Among the projects Sklarek designed was The Pacific Design Center, a mixed-use collection of buildings for the design community in West Hollywood. Sometimes Blue Whale one of the buildings is oversized compared to the surrounding buildings and has bright blue glass cladding. The PDC is home to the West Coast’s premier furniture market, a branch of the Museum of Contemporary Art (MOCA) and two restaurants. It also hosts the annual Oscar Elton John AIDS Foundation Academy Awards.
Another Jane Drew Award winner, Odile Deck has been hailed as “a creative force, an energetic rule-breaker and an advocate of equality.” From the earliest days of teaming up with her husband Benoit Cornette, this duo brought rather modest architecture to France. The couple’s first major project, the Banque Populaire de l’Ouest in Rennes, earned them eight awards. After Cornette’s tragic death in a car accident, her work was still attributed to him, prompting her to change the firm’s name to Studio Odile. From there, Deck opened her own school, the Institute for Innovation and Creative Strategies in Architecture, in Lyon, France.
Among her most recent projects is the Fanshan Tangshan National Geopark Museum, one of the best global geoparks. “The shape of the museum originates from the slope of the site, which becomes the shape of the building. The continuity between the landscape and the museum creates a consistent museological space that runs through the many layers of the project,” the architects wrote.
Marion Mahoney Griffin
Innovator Marion Mahoney Griffin (1871-1961) was the world’s first licensed female architect and Frank Lloyd Wright’s first collaborator. One would have thought this would enhance her career, but, as was common with women of that era, her accomplishments were minimized. When Wright’s personal life became more complicated, Mahoney Griffin took over many of his projects. She is considered an original member of the Prairie School, and she produced what was considered one of the finest architectural drawings in America. She later married Walter Burley Griffin’s collaborator and then spent much of her professional family life in Australia. Her watercolor images of his designs for Australia’s new capital, Canberra, helped win a design competition for the city, and once in Australia she ran their firm’s Sydney office.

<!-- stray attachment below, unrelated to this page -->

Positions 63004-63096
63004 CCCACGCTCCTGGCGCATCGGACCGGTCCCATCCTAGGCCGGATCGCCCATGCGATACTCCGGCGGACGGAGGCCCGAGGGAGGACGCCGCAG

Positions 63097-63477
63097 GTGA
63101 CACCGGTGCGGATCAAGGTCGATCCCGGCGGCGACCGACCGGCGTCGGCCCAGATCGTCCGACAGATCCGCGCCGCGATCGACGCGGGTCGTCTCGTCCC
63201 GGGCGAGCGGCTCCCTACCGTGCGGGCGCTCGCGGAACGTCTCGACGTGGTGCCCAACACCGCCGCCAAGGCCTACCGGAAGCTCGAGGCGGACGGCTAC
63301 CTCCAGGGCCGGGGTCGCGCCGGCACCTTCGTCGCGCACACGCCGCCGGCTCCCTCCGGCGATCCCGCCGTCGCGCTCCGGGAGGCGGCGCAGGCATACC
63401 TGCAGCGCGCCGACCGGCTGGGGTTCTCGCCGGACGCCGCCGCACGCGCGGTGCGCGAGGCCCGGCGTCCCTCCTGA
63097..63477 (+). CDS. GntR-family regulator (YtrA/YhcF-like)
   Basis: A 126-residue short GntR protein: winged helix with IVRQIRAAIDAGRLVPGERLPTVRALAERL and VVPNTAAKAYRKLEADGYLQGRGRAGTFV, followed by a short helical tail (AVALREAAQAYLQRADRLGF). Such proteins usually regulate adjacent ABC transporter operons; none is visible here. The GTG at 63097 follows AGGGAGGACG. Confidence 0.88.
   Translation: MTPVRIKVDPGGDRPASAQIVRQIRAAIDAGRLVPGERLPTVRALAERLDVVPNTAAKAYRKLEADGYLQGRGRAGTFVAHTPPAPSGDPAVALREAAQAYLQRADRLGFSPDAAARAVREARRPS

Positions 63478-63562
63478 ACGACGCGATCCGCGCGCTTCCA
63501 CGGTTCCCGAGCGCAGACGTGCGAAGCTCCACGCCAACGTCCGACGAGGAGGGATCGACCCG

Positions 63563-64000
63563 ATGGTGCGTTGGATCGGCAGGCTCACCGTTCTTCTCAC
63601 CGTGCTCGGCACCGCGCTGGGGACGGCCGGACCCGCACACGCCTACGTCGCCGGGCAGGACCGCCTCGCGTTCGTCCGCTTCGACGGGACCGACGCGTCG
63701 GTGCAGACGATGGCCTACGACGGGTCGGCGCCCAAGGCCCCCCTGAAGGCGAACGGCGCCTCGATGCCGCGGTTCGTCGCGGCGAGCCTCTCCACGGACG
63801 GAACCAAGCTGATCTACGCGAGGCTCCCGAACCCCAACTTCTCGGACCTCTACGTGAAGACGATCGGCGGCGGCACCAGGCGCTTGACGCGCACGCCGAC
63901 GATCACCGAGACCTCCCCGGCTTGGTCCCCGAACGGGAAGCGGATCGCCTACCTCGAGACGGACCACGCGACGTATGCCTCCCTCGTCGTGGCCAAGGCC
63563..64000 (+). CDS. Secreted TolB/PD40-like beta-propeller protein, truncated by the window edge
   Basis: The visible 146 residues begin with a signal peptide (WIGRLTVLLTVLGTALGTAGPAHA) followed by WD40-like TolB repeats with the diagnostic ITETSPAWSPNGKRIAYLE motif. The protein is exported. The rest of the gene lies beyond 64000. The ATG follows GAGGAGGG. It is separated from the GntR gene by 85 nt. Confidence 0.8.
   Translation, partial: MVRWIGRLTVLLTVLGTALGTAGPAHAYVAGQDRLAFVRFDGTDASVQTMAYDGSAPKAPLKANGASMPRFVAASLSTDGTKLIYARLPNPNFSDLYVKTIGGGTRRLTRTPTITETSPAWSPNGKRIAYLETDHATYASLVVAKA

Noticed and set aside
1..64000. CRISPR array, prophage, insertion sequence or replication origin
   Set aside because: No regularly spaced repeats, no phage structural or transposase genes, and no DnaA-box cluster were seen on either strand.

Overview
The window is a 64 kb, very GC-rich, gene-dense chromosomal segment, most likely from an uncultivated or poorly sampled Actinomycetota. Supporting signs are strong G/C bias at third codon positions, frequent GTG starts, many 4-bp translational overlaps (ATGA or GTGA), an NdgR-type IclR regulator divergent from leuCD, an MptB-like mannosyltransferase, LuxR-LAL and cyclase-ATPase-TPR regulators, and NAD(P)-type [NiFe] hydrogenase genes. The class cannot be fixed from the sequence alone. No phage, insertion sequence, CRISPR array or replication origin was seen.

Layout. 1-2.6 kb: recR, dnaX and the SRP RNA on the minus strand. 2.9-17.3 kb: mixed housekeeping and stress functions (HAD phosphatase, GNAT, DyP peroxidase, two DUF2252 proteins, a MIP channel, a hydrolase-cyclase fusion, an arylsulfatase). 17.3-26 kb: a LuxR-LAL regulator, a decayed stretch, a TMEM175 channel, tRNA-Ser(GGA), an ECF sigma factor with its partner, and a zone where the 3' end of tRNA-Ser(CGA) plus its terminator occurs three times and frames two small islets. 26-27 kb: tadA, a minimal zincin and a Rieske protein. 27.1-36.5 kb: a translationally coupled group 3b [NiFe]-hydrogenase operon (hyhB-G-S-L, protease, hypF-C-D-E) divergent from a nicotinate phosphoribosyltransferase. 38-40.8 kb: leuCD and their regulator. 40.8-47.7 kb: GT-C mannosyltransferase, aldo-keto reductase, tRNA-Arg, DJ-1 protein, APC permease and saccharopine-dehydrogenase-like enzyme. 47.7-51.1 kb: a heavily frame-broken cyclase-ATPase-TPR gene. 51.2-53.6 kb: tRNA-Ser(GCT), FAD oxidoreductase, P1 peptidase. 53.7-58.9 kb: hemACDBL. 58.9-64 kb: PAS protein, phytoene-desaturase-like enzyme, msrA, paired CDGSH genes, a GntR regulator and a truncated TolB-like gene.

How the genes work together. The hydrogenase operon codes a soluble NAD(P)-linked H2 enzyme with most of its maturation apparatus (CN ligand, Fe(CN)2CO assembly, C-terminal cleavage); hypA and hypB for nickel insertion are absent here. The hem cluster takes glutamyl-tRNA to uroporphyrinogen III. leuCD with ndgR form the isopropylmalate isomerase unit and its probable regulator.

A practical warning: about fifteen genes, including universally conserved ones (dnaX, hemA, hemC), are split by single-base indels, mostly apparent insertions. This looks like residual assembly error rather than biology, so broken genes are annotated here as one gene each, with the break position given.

Among the countless designs Mahoney Griffin has created, the one she made in collaboration with her husband is considered one of the most dramatic. Rock Crest-Rock Glen, located in Mason City, Iowa, is a collection of Prairie School homes, in fact, the largest collection of such style homes in a natural setting. These buildings typically have horizontal lines, wide eaves that overhang the sides, wide groups of windows, and limited use of decorations.
Ann Griswold Ting
Ann Griswold Ting (1920-2011) was known for her mathematical skills and pioneering use of interlocking geometric patterns to create spaces that are full of light. Early in her career, Ting collaborated with the great Louis E. Kahn in Philadelphia and taught at the University of Pennsylvania. Ting was very interested in hierarchical symmetry and organic form, which earned her a grant from the Graham Foundation, the first woman to do so. She was also the first architect to use triangulated three-dimensional trusses to frame a house with a traditional pointed roof.
Much of Ting’s work was overshadowed by Kahn and his reputation. The only surviving project she did on her own was the Trenton Bathhouse, though it was attributed to Kahn during his design. It is generally referred to as the birthplace of the aesthetic approach for which Kahn was known. It was posthumously recognized for its unique roof design, which consists of “four symmetrically arranged squares with hipped roofs.” Ting explained that the inspiration was the bathhouses of China, which she remembered from spending her childhood there.
Florence Noll, architect and furniture designer for the famous furniture company, established herself in the mid-century modern era. Having studied Mies van der Rohe and Eliel Saarinen, Knoll was well prepared when she met her husband Hans Knoll. Together they built Knoll Furniture, where she was director of the planning department. The furniture designs she created became as famous as her former teachers. After her husband Hans died in 1955, she ran the company until 1960, when she retired to focus on design and development, continuing to fuel the popularity of modernism.